laminitis???

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zoey829

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For those of you that dont remember the farm up the street has a mini who is lame. After a vet and 2 farriers it was fianlly determined she is lame. She is also in foal. The vet gave her banamine and a triming. She is still limping and at my friend is at her witts end. What should she do?? THe vet really doesnt have much of a suggestions, but keep her on soft bedding, and cut her grain. I am going to call my vet tomorrow. But any help would be great.
 

eagles ring farm

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I would be concerned she is foundering

as the fall grass can be as bad as the spring grass

is she ouchy like walking on glass. I would hold off on all grain

and just give her older hay (no grass) and water,

and see if it helps.

Could also be an abcess. If its only 1 leg
 

zoey829

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They checked for abscess and didnt find anything. The older hay is a good idea. They dont think she foundered!!! I feel so bad!!!!
 

Minimor

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I'm afraid I don't remember details of what you've said about this mare previously. How long has she been lame? Is she overweight? What is she on for hay? Pasture? Grain--what kind and how much?

Is her lameness evident only at the walk? The trot? Does she stand normally, or is she obviously in pain or at least discomfort even when she is standing? If so, is she rocked back onto her hindquarters, taking the weight off her front end? Does she shift her weight from foot to foot?
 

zoey829

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She is on pasture (what ever is left) and 10% pellet, about 2 handfulls twice a day. She has been lame for about 2 months. It was first being treated as a bruise, and then a stone bruise. But now we called another farreri and vet and they both determined laminitis. It is very obvious when she walks. Not really when she just stands. She does not trot and if she does thier is a major limp. She is not over weight and does not shift her wieght on her hind quarters.
 

Minimor

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If it is laminitis then the most important thing--2 things really--are:

-proper hoof trimming--after two months of lameness there will likely be some changes in her hoofs. Probably there will be a tendency for the heels to grow fast & curl under, and her toes will probably have some separation, so that there will be some dishing in the front of the hoof. The heels must be kept trimmed down, and the toes must be cut back to get rid of the separated portion. I don't mean to cut the toes very short, but to trim them back--dub them so to speak--to make the breakover easy. If the feet get long the separated portion of the toe will make breakover difficult--and the stress on the long toe will make the separation worse, which in turn will cause more soreness. She may need to be touched up every 3-4 weeks. The idea is to maintain the hoof in as normal a shape as possible--allowing the feet to be too long and become dished is very bad.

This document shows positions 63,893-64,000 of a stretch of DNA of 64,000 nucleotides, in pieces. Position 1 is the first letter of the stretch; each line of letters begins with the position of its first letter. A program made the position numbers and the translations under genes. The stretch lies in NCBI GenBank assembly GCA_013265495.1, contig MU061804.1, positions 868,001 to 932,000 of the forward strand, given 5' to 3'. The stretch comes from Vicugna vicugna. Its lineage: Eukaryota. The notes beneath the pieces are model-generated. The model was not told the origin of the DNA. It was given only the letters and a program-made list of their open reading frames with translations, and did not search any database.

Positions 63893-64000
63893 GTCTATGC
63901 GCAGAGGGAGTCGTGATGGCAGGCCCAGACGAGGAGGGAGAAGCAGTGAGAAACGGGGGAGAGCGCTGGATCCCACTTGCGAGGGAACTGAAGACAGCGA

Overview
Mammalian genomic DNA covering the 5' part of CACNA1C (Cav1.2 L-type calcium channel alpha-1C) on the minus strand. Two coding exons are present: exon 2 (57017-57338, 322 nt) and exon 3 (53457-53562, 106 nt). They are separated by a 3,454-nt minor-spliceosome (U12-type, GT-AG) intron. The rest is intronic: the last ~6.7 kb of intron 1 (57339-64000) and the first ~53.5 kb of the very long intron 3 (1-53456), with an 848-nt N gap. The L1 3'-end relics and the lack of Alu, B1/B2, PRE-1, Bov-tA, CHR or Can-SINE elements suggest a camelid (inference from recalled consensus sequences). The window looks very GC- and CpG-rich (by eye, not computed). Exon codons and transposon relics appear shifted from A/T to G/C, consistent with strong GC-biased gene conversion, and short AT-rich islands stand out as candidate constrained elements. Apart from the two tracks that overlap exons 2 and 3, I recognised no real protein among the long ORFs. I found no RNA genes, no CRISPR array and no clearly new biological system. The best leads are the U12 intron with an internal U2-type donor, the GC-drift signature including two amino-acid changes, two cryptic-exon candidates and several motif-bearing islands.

-diet--I would feed this mare only grass hay with a bit of grain. I know some people won't give grain to a horse that has had laminitis, but I have some previously foundered horses here & have never had a problem with giving them grain (plain rolled oats usually, though in the case of a bred mare I do also give 14% pellets). I'm guessing that in this mare's case pasture was the culprit in foundering her--even if the grass is gone now she probably had more grass a couple months back when she first got lame? That being the case I would take her off pasture completely & give her only grass hay until she is no longer lame.

My previously foundered mares are out on pasture this summer, but the pasture they are on is pretty much chewed right down. We had so much rain this summer that my corrals are much too muddy, and so I turned these girls out on pasture where they can be out of the mud. They do get a little bit of grazing and are on hay--mostly grass hay with a bit of alfalfa mixed in. None of them were lame when I put them out and all are staying sound even with the bit of green grass and alfalfa that they are getting--and they move around lots so the exercise is good for them. Had one of them been lame I'd have had to keep her in and move her to a drier paddock--there's no way I'd give any green grass or alfalfa to a horse that was at all lame with laminitis....my point being that with the mare you ask about, I'd keep her on dry feed until she's over this bout of lameness. She would get pasture only when it's very poor, and only if she were sound, and then I'd watch her like a hawk for for any sign of recurring soreness. Some horses cannot handle anything but dry grass hay once they founder, and others can do quite well even on a richer diet as long as their feet are kept properly trimmed and are monitored closely.

Banamine doesn't usually have a lot of benefit for laminitis, unfortunately. Bute is the drug of choice for that kind of lameness, but of course bute isn't recommended for either minis or pregnant mares.

I would keep this mare somewhere with soft footing--a deep bedded shed and a corral with soft footing, no stones would be my ideal. You can tape styrofoam to the bottoms of her feet to cushion her while she's very lame.
 

zoey829

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How long will this last?? It seems like it will never heal.
 

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